Phosphorus in the Young Supernova Remnant Cassiopeia A

An international team of astronomers, including Prof. Dae-Sik Moon at the University of Toronto, has measured for the first time the abundance of phosphorus created in a supernova explosion.

The team’s observational results show that phosphorus is 100 times more abundant in the remains left over from a supernova than elsewhere in the galaxy, confirming that massive exploding stars are the crucibles in which the element is created.

Astronomers have measured the abundance of carbon, nitrogen, oxygen, and sulphur in supernovae remnants before. But this is the first measurement of the relatively scarce phosphorus.

“These five elements are essential to life and can only be created in massive stars,” says Moon, co-author of the paper being published in the journal Science on December 13, 2013.

“They are scattered throughout our galaxy when the star explodes, and they become part of other stars, planets and ultimately, humans,” says Moon. “This is why Carl Sagan said we are made of ‘starstuff’. Now we have measured how much of this particular element of starstuff is created in supernovae.”

Moon is in the Department of Astronomy & Astrophysics and the Dunlap Institute for Astronomy & Astrophysics at the U of T. Other members of the research team include lead author Bon-Chul Koo, Yong Hyun Lee and Sung-Chul Yoon of Seoul National University in Korea, and John Raymond of the Harvard-Smithsonian Center for Astrophysics.

The observations were of the remnant of a supernova believed to have been observed over 300 years ago. Called Cassiopeia A (Cas A), it lies at a distance of about 11,000 light-years.

Astronomers believe the original star was between 15 and 25 times the mass of the Sun. When a star of such mass runs out of the hydrogen that it burns to produce energy, the core of the star goes through a sequence of collapses, synthesizing heavier elements with each collapse.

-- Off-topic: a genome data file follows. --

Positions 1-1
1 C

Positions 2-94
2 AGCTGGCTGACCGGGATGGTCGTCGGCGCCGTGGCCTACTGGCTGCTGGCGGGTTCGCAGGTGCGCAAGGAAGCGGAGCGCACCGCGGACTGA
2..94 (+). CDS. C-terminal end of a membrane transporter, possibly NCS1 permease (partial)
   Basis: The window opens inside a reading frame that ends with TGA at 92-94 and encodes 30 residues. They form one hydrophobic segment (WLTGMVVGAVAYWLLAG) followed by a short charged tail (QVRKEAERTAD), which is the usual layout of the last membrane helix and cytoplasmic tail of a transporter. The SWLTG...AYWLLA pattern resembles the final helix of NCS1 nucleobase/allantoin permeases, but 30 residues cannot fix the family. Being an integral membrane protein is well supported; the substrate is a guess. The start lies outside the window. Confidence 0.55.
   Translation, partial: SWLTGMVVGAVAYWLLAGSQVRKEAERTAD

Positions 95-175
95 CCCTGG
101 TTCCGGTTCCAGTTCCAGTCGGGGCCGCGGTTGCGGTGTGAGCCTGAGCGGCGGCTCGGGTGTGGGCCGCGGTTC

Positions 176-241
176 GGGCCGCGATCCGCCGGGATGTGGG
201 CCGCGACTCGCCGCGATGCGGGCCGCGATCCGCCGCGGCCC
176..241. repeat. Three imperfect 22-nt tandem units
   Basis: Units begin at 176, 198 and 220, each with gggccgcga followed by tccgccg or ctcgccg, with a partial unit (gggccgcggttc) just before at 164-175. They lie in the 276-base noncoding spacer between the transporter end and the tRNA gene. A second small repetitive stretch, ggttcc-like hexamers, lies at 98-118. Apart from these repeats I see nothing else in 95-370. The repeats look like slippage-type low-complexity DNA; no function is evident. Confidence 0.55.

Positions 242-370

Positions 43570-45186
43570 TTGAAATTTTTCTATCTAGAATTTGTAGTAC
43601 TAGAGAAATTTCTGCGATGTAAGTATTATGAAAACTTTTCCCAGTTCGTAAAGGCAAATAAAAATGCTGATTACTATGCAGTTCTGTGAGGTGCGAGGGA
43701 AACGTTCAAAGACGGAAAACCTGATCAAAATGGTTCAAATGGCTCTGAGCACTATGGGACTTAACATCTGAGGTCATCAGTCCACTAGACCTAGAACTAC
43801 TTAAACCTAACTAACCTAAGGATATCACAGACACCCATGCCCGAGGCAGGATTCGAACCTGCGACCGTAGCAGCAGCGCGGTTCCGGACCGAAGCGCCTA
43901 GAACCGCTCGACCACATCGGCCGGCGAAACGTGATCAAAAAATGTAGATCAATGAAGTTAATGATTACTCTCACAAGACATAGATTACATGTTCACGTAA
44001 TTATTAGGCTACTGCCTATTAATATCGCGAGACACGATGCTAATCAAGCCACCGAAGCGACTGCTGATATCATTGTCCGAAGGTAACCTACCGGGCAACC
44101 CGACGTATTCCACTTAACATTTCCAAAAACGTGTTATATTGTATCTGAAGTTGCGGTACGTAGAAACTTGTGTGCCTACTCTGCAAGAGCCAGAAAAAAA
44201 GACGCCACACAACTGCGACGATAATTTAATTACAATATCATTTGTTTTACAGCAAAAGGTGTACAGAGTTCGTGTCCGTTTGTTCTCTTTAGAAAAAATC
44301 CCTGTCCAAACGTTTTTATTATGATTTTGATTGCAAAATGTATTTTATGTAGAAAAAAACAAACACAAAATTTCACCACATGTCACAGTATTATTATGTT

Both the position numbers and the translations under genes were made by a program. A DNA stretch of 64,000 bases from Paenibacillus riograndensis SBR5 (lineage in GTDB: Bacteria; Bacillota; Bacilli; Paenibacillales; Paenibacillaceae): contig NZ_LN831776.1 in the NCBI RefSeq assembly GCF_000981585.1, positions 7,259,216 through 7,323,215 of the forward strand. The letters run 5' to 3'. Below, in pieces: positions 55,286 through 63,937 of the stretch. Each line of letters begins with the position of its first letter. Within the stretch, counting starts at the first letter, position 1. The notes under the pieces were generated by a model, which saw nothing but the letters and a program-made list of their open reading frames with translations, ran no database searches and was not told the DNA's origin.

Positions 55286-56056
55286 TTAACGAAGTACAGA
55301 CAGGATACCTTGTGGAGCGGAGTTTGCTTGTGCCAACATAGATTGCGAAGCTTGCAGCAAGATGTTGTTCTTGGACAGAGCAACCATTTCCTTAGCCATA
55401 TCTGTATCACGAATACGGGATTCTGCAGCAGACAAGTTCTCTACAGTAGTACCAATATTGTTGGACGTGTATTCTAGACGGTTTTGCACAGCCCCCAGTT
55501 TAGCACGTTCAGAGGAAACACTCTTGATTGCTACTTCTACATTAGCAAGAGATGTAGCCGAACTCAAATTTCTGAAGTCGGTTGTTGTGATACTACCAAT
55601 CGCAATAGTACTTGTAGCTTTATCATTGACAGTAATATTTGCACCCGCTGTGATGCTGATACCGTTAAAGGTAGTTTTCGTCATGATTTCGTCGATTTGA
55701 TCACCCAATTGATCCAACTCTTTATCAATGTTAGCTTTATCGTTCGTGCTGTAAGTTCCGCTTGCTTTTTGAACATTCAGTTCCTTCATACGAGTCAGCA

Moon and his colleagues made their observations using the TripleSpec near-infrared spectrograph on the Palomar 5-metre Hale telescope. The instrument—which Moon co-developed—allowed the team to directly compare the spectral lines of phosphorus and iron and, thus, calculate the abundance ratio of the two.

Carl Sagan knew that this starstuff is the “…the calcium in our teeth, the iron in our blood.” Now, Moon and his colleagues have directly measured the starstuff that is the phosphorus in our DNA and our bones.


Prof. Dae-Sik Moon
Department of Astronomy & Astrophysics
Dunlap Institute for Astronomy & Astrophysics
University of Toronto
p: 416-978-6566

Chris Sasaki
Public Information Officer
Dunlap Institute for Astronomy & Astrophysics
University of Toronto
p: 416-978-6613

The Dunlap Institute for Astronomy & Astrophysics, University of Toronto, continues the legacy of the David Dunlap Observatory: by developing innovative astronomical instrumentation, including for the largest, most advanced telescopes in the world; by training the next generation of astronomers; and by fostering public engagement in science. The research of its faculty and postdoctoral fellows includes the discovery of exoplanets, the formation of stars, galactic nuclei, the evolution and nature of galaxies, the early Universe and the Cosmic Microwave Background, and the Search for Extra-terrestrial Intelligence (SETI).

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